Key Layout Design Principles for Great Creative Scrapbooks
Scrapbooking at its essence is really about storytelling, but with a visual and tactile, rather than oral, focus. Scrapbooking is also a method for preserving a legacy or history in the form of photographs, printed media, and memorabillia contained in decorated albums, or scrapbooks.
The tremendous growth of the Internet has resulted in more creative scrapbook approaches as well as online scrapbooks. The digital photography revolutions has been accompanied by an explosion in creative scrapbook ideas.
Scrapbooking can be quick and easy if you simply copy other layouts or use tools such as computer programs to create pages. However, if you want more of a creative challenge, try your hand at designing your own layouts. Don't be surprised at the difficulty you may have designing the pages for your first album, because layout design is trickier than it first seems. With a little imagination and a lot of inspiration, you are well on your way to designing layouts, but you also need a good foundation of knowledge to take this art to the next level.
Photograph placement is important. Generally, a layout, whether it is one page or two, looks better with an odd number of pictures. Our eyes also find it pleasing to scan the page in an "s" shaped pattern-that is, imagine a giant letter S covering your page. Your most important pictures should lie in the upper right-hand corner, at the start of the S, while your least important picture should fall in the lower left-hand corner at the end of the S. Of course, this is just a general guideline-many other techniques can be used to create interest and focus your eyes on a particular spot on the page.
There is no wrong way to scrapbook. Typically, the more creative and resourceful the person, the better the page. The main focus of each page should be the picture, letter or other momento, whatever is the most important to the creator. If you are interested in starting to digital scrapbook, or incorporate digital techniques with traditional scrapbooking, there are a myriad of Web resources available.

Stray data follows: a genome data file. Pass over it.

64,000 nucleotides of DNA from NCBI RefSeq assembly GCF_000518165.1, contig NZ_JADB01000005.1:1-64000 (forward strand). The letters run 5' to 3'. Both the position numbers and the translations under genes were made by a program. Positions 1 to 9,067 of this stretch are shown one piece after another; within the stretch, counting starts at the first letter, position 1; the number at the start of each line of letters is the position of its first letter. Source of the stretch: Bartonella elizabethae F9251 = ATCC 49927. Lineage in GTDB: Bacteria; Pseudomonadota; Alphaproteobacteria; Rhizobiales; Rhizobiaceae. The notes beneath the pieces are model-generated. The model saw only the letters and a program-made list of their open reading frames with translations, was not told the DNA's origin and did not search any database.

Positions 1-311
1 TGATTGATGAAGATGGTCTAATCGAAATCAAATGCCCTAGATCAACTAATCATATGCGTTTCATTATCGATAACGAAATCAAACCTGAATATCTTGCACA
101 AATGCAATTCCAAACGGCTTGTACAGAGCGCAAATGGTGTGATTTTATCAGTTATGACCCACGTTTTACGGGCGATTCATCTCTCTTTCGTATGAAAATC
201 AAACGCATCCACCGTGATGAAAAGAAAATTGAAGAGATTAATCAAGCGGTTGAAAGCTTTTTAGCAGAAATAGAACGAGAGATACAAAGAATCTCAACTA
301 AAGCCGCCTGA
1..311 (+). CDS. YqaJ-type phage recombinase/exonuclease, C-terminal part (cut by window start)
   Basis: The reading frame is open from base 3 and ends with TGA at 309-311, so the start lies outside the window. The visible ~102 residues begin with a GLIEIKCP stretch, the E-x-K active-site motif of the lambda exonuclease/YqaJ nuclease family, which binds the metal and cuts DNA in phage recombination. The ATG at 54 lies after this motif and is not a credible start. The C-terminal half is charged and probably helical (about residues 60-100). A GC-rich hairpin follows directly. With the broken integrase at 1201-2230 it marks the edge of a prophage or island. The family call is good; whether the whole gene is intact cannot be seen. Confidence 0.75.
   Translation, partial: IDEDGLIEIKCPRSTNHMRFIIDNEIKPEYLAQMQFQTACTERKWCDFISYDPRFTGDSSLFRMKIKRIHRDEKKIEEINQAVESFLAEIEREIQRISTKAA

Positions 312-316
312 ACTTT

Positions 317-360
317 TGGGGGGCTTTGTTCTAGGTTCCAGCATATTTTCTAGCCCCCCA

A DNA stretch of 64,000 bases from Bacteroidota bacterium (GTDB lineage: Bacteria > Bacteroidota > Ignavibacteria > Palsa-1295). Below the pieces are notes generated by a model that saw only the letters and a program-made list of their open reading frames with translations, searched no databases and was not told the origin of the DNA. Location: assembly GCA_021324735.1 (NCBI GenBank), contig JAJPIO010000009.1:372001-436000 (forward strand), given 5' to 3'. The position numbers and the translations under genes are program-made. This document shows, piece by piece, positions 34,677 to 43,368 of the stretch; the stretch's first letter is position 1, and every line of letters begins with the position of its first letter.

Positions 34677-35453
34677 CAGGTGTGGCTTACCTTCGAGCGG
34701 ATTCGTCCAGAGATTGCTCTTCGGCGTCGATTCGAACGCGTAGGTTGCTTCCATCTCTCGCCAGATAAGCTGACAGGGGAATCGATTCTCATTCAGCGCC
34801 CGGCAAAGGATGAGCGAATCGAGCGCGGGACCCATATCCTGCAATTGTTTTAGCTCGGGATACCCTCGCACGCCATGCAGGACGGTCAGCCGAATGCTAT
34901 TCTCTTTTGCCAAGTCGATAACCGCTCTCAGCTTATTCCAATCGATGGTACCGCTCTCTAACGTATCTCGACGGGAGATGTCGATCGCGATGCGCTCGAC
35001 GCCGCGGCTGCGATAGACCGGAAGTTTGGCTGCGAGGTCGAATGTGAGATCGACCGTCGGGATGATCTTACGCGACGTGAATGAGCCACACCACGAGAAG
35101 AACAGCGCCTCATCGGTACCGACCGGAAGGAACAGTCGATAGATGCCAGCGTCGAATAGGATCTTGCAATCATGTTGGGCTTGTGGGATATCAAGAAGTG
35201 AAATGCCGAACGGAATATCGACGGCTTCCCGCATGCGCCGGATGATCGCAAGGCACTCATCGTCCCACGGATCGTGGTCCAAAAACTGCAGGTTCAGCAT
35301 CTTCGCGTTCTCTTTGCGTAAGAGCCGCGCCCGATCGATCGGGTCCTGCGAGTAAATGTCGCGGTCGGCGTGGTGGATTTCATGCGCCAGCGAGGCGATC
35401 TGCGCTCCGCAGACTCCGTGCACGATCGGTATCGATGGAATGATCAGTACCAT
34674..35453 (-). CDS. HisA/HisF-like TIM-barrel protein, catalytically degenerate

In most designs, the biggest picture is also the most important and most eye pleasing. This can be achieved by cropping other pictures to be smaller or by using multiple mats under the most important picture to give it the sense that it is bigger. Mats should usually be used under all pictures to help them stand out from the background page.
Color is an important part of the design. Use your most important photograph as a key and draw two or three colors from this picture to make the layout. If your pictures are very colorful and you can't choose a dominating color, use your surrounding as inspiration. The shades of red and pink used in your bedspread would also look nice placed together on a scrapbook page, for example. Stick to three colors or less in most cases so that your photographs are not overwhelmed.
Designing is all about having fun and experimenting. Don't worry if your first attempts are less than perfect, because over time you will get better. As with any skill, practice will help you improve. Look at pre-made layouts to get a sense of what works and what does not and take these ideas to your own pages to create beautiful albums.
About the Author: Michael Saunders edits a site on Creative Scrapbook Ideas and is president of Information Organizers, LLC.